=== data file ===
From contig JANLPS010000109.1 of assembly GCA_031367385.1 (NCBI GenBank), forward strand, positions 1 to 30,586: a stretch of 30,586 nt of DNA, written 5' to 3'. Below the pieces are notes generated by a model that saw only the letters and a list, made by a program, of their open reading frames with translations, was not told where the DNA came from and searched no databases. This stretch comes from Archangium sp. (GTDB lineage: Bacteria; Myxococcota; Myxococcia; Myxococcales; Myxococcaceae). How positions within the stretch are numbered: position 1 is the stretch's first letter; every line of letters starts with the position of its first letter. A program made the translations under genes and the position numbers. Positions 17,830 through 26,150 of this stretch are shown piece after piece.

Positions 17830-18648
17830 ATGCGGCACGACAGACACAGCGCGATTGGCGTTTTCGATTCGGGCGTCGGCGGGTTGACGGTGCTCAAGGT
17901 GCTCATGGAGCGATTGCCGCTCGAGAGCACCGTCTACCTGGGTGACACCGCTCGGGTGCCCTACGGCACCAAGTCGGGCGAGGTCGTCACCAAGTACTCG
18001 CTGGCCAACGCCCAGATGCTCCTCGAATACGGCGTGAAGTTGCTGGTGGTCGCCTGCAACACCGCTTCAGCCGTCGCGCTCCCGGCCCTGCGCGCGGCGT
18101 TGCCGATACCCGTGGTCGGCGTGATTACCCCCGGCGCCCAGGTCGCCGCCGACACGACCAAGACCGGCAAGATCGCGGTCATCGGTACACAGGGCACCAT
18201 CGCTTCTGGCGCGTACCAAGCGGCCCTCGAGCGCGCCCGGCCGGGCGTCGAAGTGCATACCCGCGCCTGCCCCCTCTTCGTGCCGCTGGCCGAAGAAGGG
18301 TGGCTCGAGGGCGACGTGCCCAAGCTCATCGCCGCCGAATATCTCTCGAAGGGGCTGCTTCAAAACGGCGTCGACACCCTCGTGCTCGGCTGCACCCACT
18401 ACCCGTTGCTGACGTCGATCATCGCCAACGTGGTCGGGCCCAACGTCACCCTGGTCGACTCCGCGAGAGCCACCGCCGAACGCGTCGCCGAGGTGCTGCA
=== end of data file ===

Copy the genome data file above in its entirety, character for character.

From contig JANLPS010000109.1 of assembly GCA_031367385.1 (NCBI GenBank), forward strand, positions 1 to 30,586: a stretch of 30,586 nt of DNA, written 5' to 3'. Below the pieces are notes generated by a model that saw only the letters and a list, made by a program, of their open reading frames with translations, was not told where the DNA came from and searched no databases. This stretch comes from Archangium sp. (GTDB lineage: Bacteria; Myxococcota; Myxococcia; Myxococcales; Myxococcaceae). How positions within the stretch are numbered: position 1 is the stretch's first letter; every line of letters starts with the position of its first letter. A program made the translations under genes and the position numbers. Positions 17,830 through 26,150 of this stretch are shown piece after piece.

Positions 17830-18648
17830 ATGCGGCACGACAGACACAGCGCGATTGGCGTTTTCGATTCGGGCGTCGGCGGGTTGACGGTGCTCAAGGT
17901 GCTCATGGAGCGATTGCCGCTCGAGAGCACCGTCTACCTGGGTGACACCGCTCGGGTGCCCTACGGCACCAAGTCGGGCGAGGTCGTCACCAAGTACTCG
18001 CTGGCCAACGCCCAGATGCTCCTCGAATACGGCGTGAAGTTGCTGGTGGTCGCCTGCAACACCGCTTCAGCCGTCGCGCTCCCGGCCCTGCGCGCGGCGT
18101 TGCCGATACCCGTGGTCGGCGTGATTACCCCCGGCGCCCAGGTCGCCGCCGACACGACCAAGACCGGCAAGATCGCGGTCATCGGTACACAGGGCACCAT
18201 CGCTTCTGGCGCGTACCAAGCGGCCCTCGAGCGCGCCCGGCCGGGCGTCGAAGTGCATACCCGCGCCTGCCCCCTCTTCGTGCCGCTGGCCGAAGAAGGG
18301 TGGCTCGAGGGCGACGTGCCCAAGCTCATCGCCGCCGAATATCTCTCGAAGGGGCTGCTTCAAAACGGCGTCGACACCCTCGTGCTCGGCTGCACCCACT
18401 ACCCGTTGCTGACGTCGATCATCGCCAACGTGGTCGGGCCCAACGTCACCCTGGTCGACTCCGCGAGAGCCACCGCCGAACGCGTCGCCGAGGTGCTGCA